A disease is the result of the combined action of genes and environment, but the relative role of the genetic component may be large or small. Among disorders caused wholly or partly by genetic factors, three main types are recognized: chromosome disorders, single-gene disorders, and multifactorial disorders (Thompson&Thompson).
The worldwide estimated number for the birth prevalence of infants with serious congenital disorders is 53 out of 1000 live births. From these, 3.9 out of 1000 are chromosomal disorders, 16.8 out of 1000 single-gene disorders and the rest, multifactorial disorders or of unknown origin (Vogel&Motulsky).
Table 2.1: Overall global figures for the frequency of genetic disease and congenital malformation, by WHO.
Thence, one of the principal aims of modern medical genetics is to characterize mutations that lead to genetic disease, to understand how these mutations affect health, and to use that information to improve diagnosis and management (Thompson&Thompson).
During the ensuing 100 years, medical genetics grew from a small subspecialty concerned with a few rare hereditary disorders to a recognized medical specialty whose concepts and approaches are important components of the diagnosis and management of many disorders, both common and rare (Thompson&Thompson). DNA techniques as well as association and linkage studies have greatly contributed to the identification of causal genetic factors of human disorders. Although have done big contributions, a lot of questions remained unanswered (Motulsky,2010b).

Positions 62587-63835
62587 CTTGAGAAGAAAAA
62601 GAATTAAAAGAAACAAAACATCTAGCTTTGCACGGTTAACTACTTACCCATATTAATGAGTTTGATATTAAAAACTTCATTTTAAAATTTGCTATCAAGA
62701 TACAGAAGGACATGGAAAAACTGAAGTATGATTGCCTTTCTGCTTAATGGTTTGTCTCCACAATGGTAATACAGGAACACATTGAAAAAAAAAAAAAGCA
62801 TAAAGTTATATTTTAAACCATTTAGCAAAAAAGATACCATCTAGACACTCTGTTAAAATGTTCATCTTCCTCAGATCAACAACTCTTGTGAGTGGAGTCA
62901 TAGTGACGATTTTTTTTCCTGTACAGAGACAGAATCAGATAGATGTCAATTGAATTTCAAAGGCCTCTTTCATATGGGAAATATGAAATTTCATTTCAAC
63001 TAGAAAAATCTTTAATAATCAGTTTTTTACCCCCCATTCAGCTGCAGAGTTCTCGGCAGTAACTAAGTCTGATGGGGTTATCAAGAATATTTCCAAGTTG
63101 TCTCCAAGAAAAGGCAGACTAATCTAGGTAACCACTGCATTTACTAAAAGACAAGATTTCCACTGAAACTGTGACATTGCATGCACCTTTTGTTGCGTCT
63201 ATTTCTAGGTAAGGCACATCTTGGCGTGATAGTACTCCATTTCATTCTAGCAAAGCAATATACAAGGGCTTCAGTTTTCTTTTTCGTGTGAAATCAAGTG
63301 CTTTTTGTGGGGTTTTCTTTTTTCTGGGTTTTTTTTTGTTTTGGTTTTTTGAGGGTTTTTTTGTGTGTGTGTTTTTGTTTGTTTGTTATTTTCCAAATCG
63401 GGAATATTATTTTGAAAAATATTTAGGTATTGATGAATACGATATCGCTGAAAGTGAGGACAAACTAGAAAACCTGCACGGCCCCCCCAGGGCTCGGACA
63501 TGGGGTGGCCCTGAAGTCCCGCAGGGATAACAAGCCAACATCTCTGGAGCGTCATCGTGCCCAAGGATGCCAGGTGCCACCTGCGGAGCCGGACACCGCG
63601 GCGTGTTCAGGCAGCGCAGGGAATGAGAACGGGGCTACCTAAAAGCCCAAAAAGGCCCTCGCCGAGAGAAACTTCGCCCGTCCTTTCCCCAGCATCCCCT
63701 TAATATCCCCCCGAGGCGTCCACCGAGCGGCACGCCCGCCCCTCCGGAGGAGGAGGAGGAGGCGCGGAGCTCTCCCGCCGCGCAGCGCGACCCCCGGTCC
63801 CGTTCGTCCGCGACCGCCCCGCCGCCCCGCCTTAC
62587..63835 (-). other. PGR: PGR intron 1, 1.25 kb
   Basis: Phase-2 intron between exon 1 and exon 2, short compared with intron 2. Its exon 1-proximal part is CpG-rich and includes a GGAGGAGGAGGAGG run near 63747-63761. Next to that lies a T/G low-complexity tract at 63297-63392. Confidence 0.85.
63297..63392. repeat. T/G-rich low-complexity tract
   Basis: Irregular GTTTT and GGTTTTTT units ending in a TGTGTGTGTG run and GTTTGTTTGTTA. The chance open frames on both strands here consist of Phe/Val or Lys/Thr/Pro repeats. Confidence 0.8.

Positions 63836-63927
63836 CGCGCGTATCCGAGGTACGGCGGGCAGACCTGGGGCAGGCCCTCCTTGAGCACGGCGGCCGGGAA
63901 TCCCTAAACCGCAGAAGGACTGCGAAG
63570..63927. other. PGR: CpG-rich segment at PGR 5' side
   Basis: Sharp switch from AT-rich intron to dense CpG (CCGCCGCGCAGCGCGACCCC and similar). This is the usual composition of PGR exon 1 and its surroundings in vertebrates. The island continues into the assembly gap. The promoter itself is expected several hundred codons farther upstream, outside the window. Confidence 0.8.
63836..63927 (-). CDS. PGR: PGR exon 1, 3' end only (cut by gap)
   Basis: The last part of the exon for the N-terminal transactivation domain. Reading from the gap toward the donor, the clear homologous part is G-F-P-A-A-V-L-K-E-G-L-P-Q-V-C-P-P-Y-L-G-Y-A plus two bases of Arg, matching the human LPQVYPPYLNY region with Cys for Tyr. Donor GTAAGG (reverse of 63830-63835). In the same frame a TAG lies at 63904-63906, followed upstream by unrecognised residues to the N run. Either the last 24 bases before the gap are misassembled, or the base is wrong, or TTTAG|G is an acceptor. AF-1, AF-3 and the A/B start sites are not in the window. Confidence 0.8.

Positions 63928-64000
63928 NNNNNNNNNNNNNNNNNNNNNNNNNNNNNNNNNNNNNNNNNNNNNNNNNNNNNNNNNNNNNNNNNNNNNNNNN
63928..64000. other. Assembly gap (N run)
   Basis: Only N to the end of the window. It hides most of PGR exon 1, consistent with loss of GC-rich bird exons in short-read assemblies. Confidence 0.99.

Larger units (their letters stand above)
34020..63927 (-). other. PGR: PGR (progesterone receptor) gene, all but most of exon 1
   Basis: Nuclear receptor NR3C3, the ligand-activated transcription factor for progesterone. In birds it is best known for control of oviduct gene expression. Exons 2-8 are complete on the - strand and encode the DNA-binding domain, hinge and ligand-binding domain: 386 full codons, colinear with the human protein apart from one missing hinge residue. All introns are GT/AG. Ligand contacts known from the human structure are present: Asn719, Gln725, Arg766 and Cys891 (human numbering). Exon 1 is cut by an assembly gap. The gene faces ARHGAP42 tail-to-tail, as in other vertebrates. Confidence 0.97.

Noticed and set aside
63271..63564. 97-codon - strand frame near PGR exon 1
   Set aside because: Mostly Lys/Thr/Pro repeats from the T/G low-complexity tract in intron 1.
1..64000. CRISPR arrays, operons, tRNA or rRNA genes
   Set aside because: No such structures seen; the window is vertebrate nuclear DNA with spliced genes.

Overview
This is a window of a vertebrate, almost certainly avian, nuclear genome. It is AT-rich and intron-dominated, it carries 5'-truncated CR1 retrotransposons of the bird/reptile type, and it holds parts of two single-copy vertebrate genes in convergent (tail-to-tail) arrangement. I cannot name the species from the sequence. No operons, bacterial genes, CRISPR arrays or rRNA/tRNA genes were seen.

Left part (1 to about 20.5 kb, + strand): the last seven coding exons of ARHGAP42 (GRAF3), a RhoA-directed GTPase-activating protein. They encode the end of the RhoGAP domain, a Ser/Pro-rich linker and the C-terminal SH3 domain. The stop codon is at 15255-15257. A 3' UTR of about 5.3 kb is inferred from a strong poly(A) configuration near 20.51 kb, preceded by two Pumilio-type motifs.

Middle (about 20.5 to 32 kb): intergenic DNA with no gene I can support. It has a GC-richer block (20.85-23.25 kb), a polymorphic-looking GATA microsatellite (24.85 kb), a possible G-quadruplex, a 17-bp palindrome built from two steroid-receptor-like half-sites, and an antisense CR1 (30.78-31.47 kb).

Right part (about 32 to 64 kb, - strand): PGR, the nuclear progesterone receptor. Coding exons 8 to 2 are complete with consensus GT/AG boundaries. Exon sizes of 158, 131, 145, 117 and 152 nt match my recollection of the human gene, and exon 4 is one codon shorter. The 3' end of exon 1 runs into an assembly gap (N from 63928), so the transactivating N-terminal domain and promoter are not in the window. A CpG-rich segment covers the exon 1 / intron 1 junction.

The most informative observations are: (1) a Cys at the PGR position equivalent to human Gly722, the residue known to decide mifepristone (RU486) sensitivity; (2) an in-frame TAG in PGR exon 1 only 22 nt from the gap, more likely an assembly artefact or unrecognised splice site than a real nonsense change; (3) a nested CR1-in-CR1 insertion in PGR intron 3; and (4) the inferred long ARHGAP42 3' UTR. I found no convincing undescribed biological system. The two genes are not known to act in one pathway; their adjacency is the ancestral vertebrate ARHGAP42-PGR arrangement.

Advances in our understanding of molecular genetics have been driven by the development of technologies that permit the detailed analysis of both normal and abnormal genes and the expression of thousands of genes in normal and disease states. The application of these techniques has increased the understanding of molecular processes at all levels, from the gene to the whole organism (Thompson&Thompson). Exceptionally, the recent developments in DNA sequencing technologies have revolutionized in the last years the human genetics and genomics in healthy and disease (Motulsky, 2010b). No doubt, over the coming decades, genetic disease (and indeed healthy human function) will be much better understood as a result of genetic research (Griffiths).
Human genetic variation and mutations